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For Broadway Dance, High Kicks and Low Comedy in a Season of Change

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This year’s Tony’s Best Choreographer nominations reflect a variety of theatrical dance styles. There are also directors and choreographers such as Susan Stroman (“New York, New York”) and Casey Nicolaou (“Some Like it Hot”). But there are also choreographers who reflect other backgrounds, such as Stephen Hoggett (Sweeney Todd) and Jennifer Webber (& Juliet, KPOP).

Lead theater critic Jesse Greene, along with dance critic Brian Seibert and contributor Elizabeth Vincenteri, discussed the choreographic changes they noticed in musical plays. Below is an edited excerpt of the conversation.

jessie green There was an almost bewildering diversity of action on Broadway this season. In “New York, New York,” Susan Stroman seemed to guide the great postwar film choreographers. In “Sweeney Todd,” Stephen Hogget lurched across the stage in a Victorian London crowd. On “Shucked”, Sarah Oglevy devised a Rockets-style kickline for corncobs. And, of course, there was the revival of “Dancin’,” framed as a “pure dance” tribute to Bob Diane.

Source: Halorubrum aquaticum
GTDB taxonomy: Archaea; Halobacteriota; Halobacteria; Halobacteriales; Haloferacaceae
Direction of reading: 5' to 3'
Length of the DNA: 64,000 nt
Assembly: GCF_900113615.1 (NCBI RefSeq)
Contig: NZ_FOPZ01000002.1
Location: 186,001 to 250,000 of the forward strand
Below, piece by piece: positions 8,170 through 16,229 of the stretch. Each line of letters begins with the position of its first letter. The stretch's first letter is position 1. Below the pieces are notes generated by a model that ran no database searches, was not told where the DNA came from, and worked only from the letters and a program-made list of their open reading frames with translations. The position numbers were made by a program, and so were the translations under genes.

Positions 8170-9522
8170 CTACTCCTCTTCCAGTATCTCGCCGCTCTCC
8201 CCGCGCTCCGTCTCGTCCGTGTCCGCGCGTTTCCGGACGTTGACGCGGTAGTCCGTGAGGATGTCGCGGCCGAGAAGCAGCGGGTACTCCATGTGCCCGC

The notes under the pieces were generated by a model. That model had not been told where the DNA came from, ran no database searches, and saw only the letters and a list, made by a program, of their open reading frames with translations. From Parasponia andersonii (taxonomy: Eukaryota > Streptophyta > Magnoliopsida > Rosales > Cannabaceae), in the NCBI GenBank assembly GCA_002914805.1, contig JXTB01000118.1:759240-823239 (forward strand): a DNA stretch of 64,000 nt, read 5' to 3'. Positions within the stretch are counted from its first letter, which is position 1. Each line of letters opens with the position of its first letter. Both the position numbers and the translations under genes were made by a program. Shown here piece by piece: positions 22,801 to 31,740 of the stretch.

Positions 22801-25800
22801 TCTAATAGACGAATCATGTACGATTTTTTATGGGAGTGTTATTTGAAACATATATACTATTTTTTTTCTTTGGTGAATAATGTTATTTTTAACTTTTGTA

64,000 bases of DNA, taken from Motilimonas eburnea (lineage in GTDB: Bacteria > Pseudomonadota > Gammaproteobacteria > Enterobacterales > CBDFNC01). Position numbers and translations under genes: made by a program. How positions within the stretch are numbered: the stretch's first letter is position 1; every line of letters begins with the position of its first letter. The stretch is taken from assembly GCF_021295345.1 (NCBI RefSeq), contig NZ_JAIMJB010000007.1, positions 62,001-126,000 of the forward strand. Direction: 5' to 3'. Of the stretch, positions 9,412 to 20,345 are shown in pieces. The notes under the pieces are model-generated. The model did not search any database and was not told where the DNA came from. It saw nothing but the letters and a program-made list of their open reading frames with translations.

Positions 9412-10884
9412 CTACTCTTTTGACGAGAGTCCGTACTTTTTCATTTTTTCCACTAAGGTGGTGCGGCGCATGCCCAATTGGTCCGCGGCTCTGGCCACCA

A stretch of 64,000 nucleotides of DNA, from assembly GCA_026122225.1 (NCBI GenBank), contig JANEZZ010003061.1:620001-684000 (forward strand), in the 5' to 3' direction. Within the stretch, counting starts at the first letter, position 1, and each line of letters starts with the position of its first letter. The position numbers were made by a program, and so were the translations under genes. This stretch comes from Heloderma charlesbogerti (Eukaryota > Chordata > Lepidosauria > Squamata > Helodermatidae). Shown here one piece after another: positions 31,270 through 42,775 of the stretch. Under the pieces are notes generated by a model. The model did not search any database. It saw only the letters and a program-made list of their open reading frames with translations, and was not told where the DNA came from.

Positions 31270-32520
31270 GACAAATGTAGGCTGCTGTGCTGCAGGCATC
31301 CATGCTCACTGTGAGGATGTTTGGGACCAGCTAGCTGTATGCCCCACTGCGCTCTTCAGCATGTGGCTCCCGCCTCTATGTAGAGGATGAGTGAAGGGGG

Elizabeth Vincentelli It also adds styles that come from the world of pop, music videos, and TikTok, as demonstrated by two-time Tony Award nominee Jennifer Webber, especially for “& Juliet” and “KPOP.”

green There are also some strong movements in the play, such as the karaoke scene in “Fat Ham” choreographed by Darrell Grand Multrie. Not to mention the cyclone of stage action in “Life of Pi” which at times looked like a ballet with puppets. (The movement and staging of the puppet show is the work of Finn Caldwell and Scarlett Wilderinck.) Is it unusual to see such a wide variety of theatrical dances? And what does this say about the role of dance in the story, or vice versa?

Vincenteri Over the past few seasons, it has been a rare opportunity to see different generations of choreographers and artists representing their respective styles.

Brian Seibert There are also different kinds of influences that choreographers can have on their work. The role of director and choreographer is still alive and well in the likes of Casey Nicholaw in Strowman and Some Like It Hot.